Discussion relating to the PRR, up to 1968. Visit the PRR Technical & Historical Society for more information.
  by nydepot
In PRR ETTs, there is a section on locomotives and which ones can be used on which lines and sidings.

My question concerns the difference between prohibited (X) and restricted due to light rail (R). A branch line may have (R) next to it for larger power. I take it to mean that power is restricted from being used on the branch, due to the light rail. Isn't that the same as prohibited? Either way, you can't run on it with that particular power.

What happens when a siding as all X's beside it for all power? That means all engine classes are prohibited from using the track. So how would you service the siding?

Another two adjacent sidings had (X) for the two classes for 6-axle power on one and (R) for six-axle on another. Again, isn't this accomplishing the same thing?

  by Statkowski
Can't comment on the "X" vs. "R".
What happens when a siding as all X's beside it for all power? That means all engine classes are prohibited from using the track. So how would you service the siding?
We're assuming that a "Siding" is "A track auxiliary to the main track for meeting or passing trains," right? If it were a spur track, it would have to be serviced using idler cars between the prohibited/restricted engine and the car(s) being placed or removed. If the "siding" was used merely for car storage, then idler cars would also be required to place or remove such cars.

All engines prohibited? Perhaps an example of such might help.
  by Statkowski
Well, since there was no response from the original poster I looked for some examples, and there were a few in the Panhandle Division time table for 1950 (http://www.multimodalways.org/docs/rail ... 0-1950.pdf).

Still don't understand the difference between Prohibited and Restricted.

Anyway, the engine restrictions in the time table (pages 74 to 89, inclusive) show restrictions for specific industrial tracks (also known as spurs). These were not sidings (used for the meeting and passing of trains).

Actually, thinking about it, if a siding (as defined in the rule book) cannot accept any engines, then it's not a siding since all trains have an engine.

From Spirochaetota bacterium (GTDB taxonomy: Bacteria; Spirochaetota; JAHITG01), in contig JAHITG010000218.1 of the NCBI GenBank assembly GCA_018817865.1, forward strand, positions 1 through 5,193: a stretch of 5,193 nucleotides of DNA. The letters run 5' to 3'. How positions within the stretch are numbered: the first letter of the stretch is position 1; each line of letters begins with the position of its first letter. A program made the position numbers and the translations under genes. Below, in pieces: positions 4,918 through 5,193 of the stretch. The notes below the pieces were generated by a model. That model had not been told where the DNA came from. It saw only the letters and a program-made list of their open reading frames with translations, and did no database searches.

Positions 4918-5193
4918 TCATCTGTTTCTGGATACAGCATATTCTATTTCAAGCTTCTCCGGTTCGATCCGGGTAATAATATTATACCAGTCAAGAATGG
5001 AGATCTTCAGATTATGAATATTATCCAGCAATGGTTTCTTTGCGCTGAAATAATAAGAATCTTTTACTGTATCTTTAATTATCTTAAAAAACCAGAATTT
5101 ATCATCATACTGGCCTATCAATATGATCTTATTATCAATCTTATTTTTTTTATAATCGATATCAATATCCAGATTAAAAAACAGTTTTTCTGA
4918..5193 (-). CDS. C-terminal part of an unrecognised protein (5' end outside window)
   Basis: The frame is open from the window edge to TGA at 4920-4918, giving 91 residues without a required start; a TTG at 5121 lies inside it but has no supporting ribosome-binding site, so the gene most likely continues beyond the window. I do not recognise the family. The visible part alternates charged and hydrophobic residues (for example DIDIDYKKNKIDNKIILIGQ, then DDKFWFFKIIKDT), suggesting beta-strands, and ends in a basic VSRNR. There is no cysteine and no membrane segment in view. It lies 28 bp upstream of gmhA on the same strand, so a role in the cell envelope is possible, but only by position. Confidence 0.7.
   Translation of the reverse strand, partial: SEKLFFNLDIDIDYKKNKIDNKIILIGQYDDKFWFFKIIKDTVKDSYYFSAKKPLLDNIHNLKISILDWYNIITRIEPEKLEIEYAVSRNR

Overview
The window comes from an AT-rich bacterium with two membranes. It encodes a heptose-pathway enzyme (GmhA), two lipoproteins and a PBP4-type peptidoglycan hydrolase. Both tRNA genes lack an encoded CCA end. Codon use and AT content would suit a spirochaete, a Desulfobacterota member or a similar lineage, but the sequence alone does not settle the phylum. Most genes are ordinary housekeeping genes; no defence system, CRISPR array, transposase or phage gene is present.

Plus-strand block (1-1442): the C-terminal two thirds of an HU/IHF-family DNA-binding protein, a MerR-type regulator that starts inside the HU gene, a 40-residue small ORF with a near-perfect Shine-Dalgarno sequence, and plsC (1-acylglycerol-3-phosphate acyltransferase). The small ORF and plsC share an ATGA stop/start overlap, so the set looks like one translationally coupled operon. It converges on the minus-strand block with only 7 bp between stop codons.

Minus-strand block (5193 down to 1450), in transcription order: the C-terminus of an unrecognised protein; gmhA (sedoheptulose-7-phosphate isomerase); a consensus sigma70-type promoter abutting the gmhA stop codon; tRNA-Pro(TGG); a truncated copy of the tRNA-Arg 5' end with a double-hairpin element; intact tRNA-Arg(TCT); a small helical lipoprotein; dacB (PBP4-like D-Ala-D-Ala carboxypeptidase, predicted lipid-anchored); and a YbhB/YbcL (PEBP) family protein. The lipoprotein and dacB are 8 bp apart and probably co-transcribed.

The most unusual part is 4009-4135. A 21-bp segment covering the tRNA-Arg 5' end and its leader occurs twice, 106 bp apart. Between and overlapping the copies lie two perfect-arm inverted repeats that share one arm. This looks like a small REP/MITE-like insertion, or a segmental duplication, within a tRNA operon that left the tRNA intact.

by ExCon90
I found some examples in a Northern Region ett, most with X, some with R, and one with R for 270 feet in from the switch for lighter-weight classes, and X for others, and I'm still none the wiser.
  by NYCRRson
Pretty sure that "Prohibited" ("X") means a class of engine that is not allowed on that track ever. I suspect a dispatcher could in an emergency (wreck, weather emergency, etc) override the rule book and order a crew to use a prohibited track at very reduced speed.

"Restricted" means a class of engine may operate on that track but at the reduced speed called for at that location.

One or two of the examples prohibit a class of diesels from a track if more than a certain number of units (3) are coupled together. But one of the notes says you can operate if idler cars (empty flat cars) are between the engines.

Most of the locations that prohibit all engines seem to be under coal tipples, loading docks, inside factories (maybe inside buildings), etc. These would be serviced by using extra freight cars between the engine and cars being dropped or pulled at that location. A crew might have to service that location from both ends to keep the engine off the prohibited section.

Cheers, Kevin.
  by Statkowski
It could be that Restricted was due to weight only, while Prohibited was due to weight and clearances.

Such prohibitions would have been enacted by the Engineering Department, not the Operating Department. Such being the case, no dispatcher would have the authority to overrule such a prohibition.